“That crazy feeling in America when the sun is hot and music comes out of the jukebox or from a nearby funeral, that’s what Robert Frank has captured in tremendous photographs taken as he travelled on the road around practically forty-eight states in an old used car (on Guggenheim Fellowship) and with agility, mystery, genius, sadness, and strange secrecy of a shadow photographed scenes that have never been seen before on film.”
– Jack Kerouac, introduction to “The Americans” by Robert Frank
Parade – Hoboken, New Jersey, 1955 © Robert Frank from The Americans, courtesy Pace/MacGill
Legendary American photographer, Robert Frank, passed away on September 9 at the age of 94, leaving behind an incredible legacy that shaped the way documentary photography is understood today.
Renowned for his raw and honest photo-book, “The Americans”, Frank was a pioneer of the modern documentary style and is one the most influential photographers of the 20th century. Capturing life as he saw it, Frank’s documentary images set themselves apart from the contrived photojournalist style of the day. Motivated by his determination to present what he saw, “pure and simple”, as he explains in an interview with the Guardian; Frank’s images are uncompromising, atypical, and infused with a touch of humour.
A fresh perspective
Born in 1924 in Zurich, Switzerland, Frank trained as a commercial studio photographer until immigrating to New York in 1947 where he became a fashion photographer for Harpers Bazaar. However, Frank soon felt that he was unsuited to the creative restraints of the magazine and travelled through South America and Europe with his 35mm camera in hand. He published a series of photo-books from Peru, London, and Wales. In 1955, Frank received the Guggenheim Fellowship and embarked on a two-year long road-trip across the United States, photographing the people and places objectively as he saw them and exposing over 800 rolls of film on his 35mm Leica. “The Americans”, a photo-book comprising of 83 black and white photographs, is a raw depiction of mid-century America. As an outsider, Frank’s fresh perspective was advantageous, enabling him to document America without bias or an idealised view of what America should be. Unlike other documentary photographers of the time, such as FSA photographers Dorothea Lange and Jack Delano, Frank was removed from the restraints of political agenda. Free from the necessity to persuade, Frank’s images explored and expressed his own experiences. Pointing his camera at the diners, jukeboxes, televisions, American flag, cars and streets, Frank transformed them into iconic motifs, revealing a lonely America divided by racism that was far from the American dream, yet poignantly rich in reality. As Kerouac exclaims in his introduction, “the humour, the sadness, the EVERYTHING-ness and American-ness of these pictures!”.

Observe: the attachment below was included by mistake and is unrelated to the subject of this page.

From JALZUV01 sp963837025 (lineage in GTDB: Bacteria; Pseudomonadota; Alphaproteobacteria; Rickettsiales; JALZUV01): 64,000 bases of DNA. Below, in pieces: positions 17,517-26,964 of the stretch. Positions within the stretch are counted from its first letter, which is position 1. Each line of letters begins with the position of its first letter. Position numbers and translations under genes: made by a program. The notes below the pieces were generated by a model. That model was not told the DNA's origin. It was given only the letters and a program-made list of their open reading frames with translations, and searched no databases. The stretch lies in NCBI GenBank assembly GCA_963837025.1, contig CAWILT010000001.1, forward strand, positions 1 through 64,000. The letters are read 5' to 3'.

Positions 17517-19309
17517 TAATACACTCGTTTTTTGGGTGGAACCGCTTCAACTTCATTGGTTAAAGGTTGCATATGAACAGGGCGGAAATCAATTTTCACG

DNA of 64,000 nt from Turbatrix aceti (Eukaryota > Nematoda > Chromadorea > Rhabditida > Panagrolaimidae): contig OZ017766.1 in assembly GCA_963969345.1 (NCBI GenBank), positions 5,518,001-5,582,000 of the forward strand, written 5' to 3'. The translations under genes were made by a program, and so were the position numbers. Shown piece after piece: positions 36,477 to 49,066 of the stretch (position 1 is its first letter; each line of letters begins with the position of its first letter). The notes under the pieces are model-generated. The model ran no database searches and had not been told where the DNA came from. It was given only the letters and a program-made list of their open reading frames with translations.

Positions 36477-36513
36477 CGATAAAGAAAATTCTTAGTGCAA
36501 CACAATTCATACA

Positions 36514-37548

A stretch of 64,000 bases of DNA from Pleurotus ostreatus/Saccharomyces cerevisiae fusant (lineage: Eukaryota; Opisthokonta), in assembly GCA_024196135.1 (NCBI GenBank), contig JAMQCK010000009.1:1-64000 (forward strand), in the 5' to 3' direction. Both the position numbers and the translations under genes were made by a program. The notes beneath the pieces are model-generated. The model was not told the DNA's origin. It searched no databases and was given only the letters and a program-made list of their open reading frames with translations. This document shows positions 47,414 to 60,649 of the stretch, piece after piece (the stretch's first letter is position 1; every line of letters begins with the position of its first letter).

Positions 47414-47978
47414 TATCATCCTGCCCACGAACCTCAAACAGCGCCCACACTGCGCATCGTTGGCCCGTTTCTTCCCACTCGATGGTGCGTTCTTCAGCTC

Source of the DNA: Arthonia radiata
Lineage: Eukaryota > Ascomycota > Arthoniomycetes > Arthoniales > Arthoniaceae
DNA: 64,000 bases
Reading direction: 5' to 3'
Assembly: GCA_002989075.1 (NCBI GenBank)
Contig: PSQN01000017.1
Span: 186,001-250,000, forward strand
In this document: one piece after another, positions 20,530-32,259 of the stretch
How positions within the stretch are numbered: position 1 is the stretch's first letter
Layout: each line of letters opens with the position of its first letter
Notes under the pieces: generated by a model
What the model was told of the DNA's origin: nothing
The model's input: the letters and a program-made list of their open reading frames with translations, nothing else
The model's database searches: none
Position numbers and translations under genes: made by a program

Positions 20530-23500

Trolley – New Orleans, 1955 © Robert Frank from The Americans, courtesy Pace/MacGill
The snapshot aesthetic
Initially met with rejection, “The Americans” was first published in France in 1958 and later in the U.S. in 1959. Asides from being Anti-American, Frank’s images were unpopular in their grainy appearance and off-kilter horizons. A review in Practical Photography described his images as “meaningless blur, grain, muddy exposures, drunken horizons and general sloppiness”. In contrast to the modern idea of what constituted a good photograph, Frank’s unfocused blurred forms, grain, and slightly tilted horizons gave his images a sense of immediacy and authenticity. In an interview with the San Francisco Museum of Modern Art (SFMMA), Frank explains, “you have to be quick as a photographer not to be noticed too much…you’ve gotta be quick and ready to shoot”. The snapshot documentary style was later praised for its expressiveness, and influenced younger documentary photographers including Diane Arbus and Garry Winogrand, who exhibited alongside Frank in the exhibition “New Documents” at MoMa in 1969.
San Francisco, 1956 © Robert Frank from The Americans, courtesy Pace/MacGill
In his image, “San Francisco”, Frank captures a suspicious looking couple and commented in his interview with the SFMMA,“I disrupt them. I’m an intruder. It’s the look you get as a photographer, when you intrude”.
Charleston, South Carolina, 1955 © Robert Frank from The Americans, courtesy Pace/MacGill
View from hotel window – Butte, Montana, 1956 © Robert Frank from The Americans, courtesy Pace/MacGill
Among his earlier publications, “The Americans” is now considered to the be most important book of photographs published since World War II. After successfully moving on to film for several years, Frank returned to photography after the tragic death of his daughter, Andrea, in 1974. His later work included prints and polaroids with words either written or scratched on the surfaces.
New York City, 7 Bleecker Street, September, 1993 © Robert Frank, courtesy Pace/MacGill
Blind, Love, Faith, 1981 © Robert Frank, courtesy Pace/MacGill
The expressive and atypical style of Robert Frank altered the course of documentary photography and changed the way it was perceived. Pushing beyond the boundaries and limits of conventional photography, Frank’s imagery unhinged America. In the words of Jack Kerouac, “Robert Frank…you got eyes”.